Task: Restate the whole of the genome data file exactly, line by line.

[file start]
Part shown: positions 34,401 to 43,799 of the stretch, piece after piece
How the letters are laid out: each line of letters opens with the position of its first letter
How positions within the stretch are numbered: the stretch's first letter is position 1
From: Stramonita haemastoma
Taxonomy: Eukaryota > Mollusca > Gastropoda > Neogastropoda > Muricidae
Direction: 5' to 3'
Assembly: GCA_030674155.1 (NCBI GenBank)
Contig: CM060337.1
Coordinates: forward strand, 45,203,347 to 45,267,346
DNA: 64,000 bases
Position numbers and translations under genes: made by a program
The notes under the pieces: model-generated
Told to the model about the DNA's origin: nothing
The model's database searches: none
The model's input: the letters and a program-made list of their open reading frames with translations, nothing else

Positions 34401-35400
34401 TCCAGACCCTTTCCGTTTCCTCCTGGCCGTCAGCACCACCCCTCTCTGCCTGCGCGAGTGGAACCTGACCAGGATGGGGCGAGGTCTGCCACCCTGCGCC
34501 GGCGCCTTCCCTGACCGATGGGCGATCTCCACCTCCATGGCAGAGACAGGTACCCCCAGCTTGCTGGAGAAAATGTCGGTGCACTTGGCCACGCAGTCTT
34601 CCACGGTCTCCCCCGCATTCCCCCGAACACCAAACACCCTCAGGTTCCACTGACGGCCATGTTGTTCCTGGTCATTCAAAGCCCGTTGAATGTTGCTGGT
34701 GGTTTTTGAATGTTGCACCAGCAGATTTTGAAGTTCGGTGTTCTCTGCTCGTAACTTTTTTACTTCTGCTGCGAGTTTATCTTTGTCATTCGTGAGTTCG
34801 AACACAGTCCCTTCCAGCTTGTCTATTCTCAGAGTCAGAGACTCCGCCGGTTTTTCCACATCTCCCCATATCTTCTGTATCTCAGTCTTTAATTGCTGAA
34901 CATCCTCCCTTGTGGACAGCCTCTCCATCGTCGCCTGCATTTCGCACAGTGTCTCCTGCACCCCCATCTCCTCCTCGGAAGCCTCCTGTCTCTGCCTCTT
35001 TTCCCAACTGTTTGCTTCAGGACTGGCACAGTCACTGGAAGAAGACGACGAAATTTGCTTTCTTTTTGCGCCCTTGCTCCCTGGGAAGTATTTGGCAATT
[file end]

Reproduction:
Part shown: positions 34,401 to 43,799 of the stretch, piece after piece
How the letters are laid out: each line of letters opens with the position of its first letter
How positions within the stretch are numbered: the stretch's first letter is position 1
From: Stramonita haemastoma
Taxonomy: Eukaryota > Mollusca > Gastropoda > Neogastropoda > Muricidae
Direction: 5' to 3'
Assembly: GCA_030674155.1 (NCBI GenBank)
Contig: CM060337.1
Coordinates: forward strand, 45,203,347 to 45,267,346
DNA: 64,000 bases
Position numbers and translations under genes: made by a program
The notes under the pieces: model-generated
Told to the model about the DNA's origin: nothing
The model's database searches: none
The model's input: the letters and a program-made list of their open reading frames with translations, nothing else

Positions 34401-35400
34401 TCCAGACCCTTTCCGTTTCCTCCTGGCCGTCAGCACCACCCCTCTCTGCCTGCGCGAGTGGAACCTGACCAGGATGGGGCGAGGTCTGCCACCCTGCGCC
34501 GGCGCCTTCCCTGACCGATGGGCGATCTCCACCTCCATGGCAGAGACAGGTACCCCCAGCTTGCTGGAGAAAATGTCGGTGCACTTGGCCACGCAGTCTT
34601 CCACGGTCTCCCCCGCATTCCCCCGAACACCAAACACCCTCAGGTTCCACTGACGGCCATGTTGTTCCTGGTCATTCAAAGCCCGTTGAATGTTGCTGGT
34701 GGTTTTTGAATGTTGCACCAGCAGATTTTGAAGTTCGGTGTTCTCTGCTCGTAACTTTTTTACTTCTGCTGCGAGTTTATCTTTGTCATTCGTGAGTTCG
34801 AACACAGTCCCTTCCAGCTTGTCTATTCTCAGAGTCAGAGACTCCGCCGGTTTTTCCACATCTCCCCATATCTTCTGTATCTCAGTCTTTAATTGCTGAA
34901 CATCCTCCCTTGTGGACAGCCTCTCCATCGTCGCCTGCATTTCGCACAGTGTCTCCTGCACCCCCATCTCCTCCTCGGAAGCCTCCTGTCTCTGCCTCTT
35001 TTCCCAACTGTTTGCTTCAGGACTGGCACAGTCACTGGAAGAAGACGACGAAATTTGCTTTCTTTTTGCGCCCTTGCTCCCTGGGAAGTATTTGGCAATT